Revolutionary Worker #910, June 8, 1997
Such a period of major transition as is occurring today is bound to be marked by great dislocation and upheaval--it already has been and will increasingly be so--including within the U.S. itself as well as internationally. The all-around expression of this--economically, socially, politically, ideologically--is very striking in its effects on different classes, strata, and other major groups in society.
For example, among various oppressed nationalities, and Black people in particular, one of the things which is of great significance, and which will have a major impact, is the slashing of government spending for social programs, federal funds for the cities, etc. There is the more obvious fact that the gutting of these social programs is having a very profound and acute effect in terms of driving significant sections of the basic proletariat--including many women and many youth, as well as many older people--further into destitution and desperation.
One of the things that is perhaps not as well noticed and taken stock of, but which is a very important part of the political terrain and objective situation, is that the same kind of slashing of government programs, along with things like attacks on affirmative action, will have a very profound effect upon the middle strata among Black people and other oppressed nationalities. In many ways, this could seriously undercut the status of much of this middle class among Black people and other oppressed nationalities, who are dependent to a significant degree on employment in the "public sector," including particularly city administrations.
I think it was James Baldwin who once said, if you are Black and conscious in America you go around in a constant state of rage. I believe this also applies to women who are conscious of the oppression and degradation of women that is built into this system. This oppression is extremely pronounced these days, both in the open misogyny that characterizes so much of the dominant culture and "social "life" and in the whole attempt to more aggressively assert "traditional morality"--which means traditional patriarchal oppression of women--in the U.S. (and other countries). And I have always felt that what Baldwin says applies in the deepest way if you are a communist--if you are a class-conscious proletarian--everything is always setting you off. It is very hard sometimes for people who do not have the same understanding to be around you. They don't see why you are so infuriated by everything, because once you have this consciousness, everything jumps out at you in its actual features. But even spontaneously, if you are among the inner city core of people in particular, but even more broadly if you are part of Black people with their history in the U.S., there is a very strong perception--which has a great deal of reality to it--that every time it seems like you are getting anywhere by playing by the rules, they fucking change the rules.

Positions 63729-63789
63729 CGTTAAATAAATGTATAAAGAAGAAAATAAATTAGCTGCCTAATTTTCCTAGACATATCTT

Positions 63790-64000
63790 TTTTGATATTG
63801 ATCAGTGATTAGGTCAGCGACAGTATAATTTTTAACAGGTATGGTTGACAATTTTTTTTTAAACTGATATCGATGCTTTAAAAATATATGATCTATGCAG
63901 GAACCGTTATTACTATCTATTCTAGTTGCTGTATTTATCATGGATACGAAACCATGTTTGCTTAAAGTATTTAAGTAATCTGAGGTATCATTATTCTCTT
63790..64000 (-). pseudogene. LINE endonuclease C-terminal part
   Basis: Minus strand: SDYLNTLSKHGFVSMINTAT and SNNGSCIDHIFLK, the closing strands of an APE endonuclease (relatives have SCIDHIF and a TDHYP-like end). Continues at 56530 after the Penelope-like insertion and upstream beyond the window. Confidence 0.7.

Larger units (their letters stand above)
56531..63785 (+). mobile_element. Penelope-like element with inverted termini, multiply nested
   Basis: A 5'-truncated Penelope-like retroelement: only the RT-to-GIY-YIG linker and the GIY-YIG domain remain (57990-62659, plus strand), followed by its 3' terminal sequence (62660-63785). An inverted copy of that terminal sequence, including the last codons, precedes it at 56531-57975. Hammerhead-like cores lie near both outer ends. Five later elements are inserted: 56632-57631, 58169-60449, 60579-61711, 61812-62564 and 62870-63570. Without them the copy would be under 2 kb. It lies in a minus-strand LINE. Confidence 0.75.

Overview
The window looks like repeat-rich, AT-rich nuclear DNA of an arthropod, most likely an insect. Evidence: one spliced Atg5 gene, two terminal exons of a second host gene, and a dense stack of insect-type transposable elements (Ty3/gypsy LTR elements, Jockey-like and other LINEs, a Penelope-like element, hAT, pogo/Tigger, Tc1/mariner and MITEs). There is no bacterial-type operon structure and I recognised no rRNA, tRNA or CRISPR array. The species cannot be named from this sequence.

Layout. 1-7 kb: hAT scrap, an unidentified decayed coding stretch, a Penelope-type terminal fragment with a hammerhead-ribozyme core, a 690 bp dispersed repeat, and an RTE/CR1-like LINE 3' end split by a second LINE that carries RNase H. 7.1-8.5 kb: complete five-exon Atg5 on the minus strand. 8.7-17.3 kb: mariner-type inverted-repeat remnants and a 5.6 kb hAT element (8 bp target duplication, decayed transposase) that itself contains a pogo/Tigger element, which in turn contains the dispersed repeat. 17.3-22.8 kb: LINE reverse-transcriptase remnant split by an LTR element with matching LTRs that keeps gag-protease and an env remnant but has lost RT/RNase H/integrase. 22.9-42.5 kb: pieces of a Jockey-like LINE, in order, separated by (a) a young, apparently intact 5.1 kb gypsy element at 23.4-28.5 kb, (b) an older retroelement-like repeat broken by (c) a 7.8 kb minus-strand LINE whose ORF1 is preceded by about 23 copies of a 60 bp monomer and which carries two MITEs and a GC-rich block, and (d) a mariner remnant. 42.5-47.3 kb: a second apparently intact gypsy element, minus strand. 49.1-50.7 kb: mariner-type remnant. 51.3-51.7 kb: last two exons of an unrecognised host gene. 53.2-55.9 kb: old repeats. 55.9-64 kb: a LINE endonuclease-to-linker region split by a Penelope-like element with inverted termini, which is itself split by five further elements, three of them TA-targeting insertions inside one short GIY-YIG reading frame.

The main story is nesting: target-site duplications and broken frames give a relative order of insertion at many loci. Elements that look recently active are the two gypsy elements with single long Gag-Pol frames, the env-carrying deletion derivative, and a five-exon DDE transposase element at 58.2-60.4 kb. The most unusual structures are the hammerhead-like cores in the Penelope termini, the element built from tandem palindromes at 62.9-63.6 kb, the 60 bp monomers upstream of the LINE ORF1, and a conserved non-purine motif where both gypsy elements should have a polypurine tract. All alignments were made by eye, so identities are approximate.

This came out in a particular way on a tape I saw of a Ted Koppel Nightline "Town Hall Meeting" in L.A. after the O.J. Simpson verdict (the not-guilty verdict in the criminal trial). It came out in something said by Bone (who was basically characterized by Ted Koppel as a former gang member from South Central L.A.)--Bone made a comment precisely in this vein.
As part of this Nightline program they had Tammy Bruce of L.A. NOW (or formerly of L.A. NOW--it is to the credit of the national leadership of NOW that they booted out Tammy Bruce) who was putting out pretty much undisguised and unbridled racism in attacking the verdict in the Simpson trial (the first trial). It's one thing to think that Simpson may have committed--or even to feel that it is likely that he committed--these murders; but it is quite another thing to close your mind to the real possibility that he was framed and moreover to refuse to accept the fact that, given everything, the not-guilty verdict in the criminal trial was the only correct and just verdict; and it is something even worse to join in the creation of a lynch mob atmosphere.
Well, after listening to these kinds of comments from Bruce, and some others, for a while, Bone said, "You know, this is funny because I've always been told that you should work within the system, that the justice system will work out if you give it a chance; that you should accept the verdicts that the justice system renders; and the first time it seems like one worked out well for me, you are all saying you want to change the justice system."
There is a lot of reality to this. You can look at it in terms of the economy, or in terms of the laws and the operation of the legal system, or in terms of segregation, or any of these other social phenomena. For example, there was the massive migration, during and especially after World War 2, where millions of Black people left the rural south and moved to the cities of the North (and somewhat secondarily the southern urban areas). They were doing the thing you are supposed to do in America, if you go by the mythology of the Statue of Liberty and all this bullshit: you go in and you get the entry-level jobs, you work your ass off and then you go up the ladder and your children go higher and blah, blah, blah. But no!--neither residentially, nor in terms of employment, are you allowed to do that if you are Black.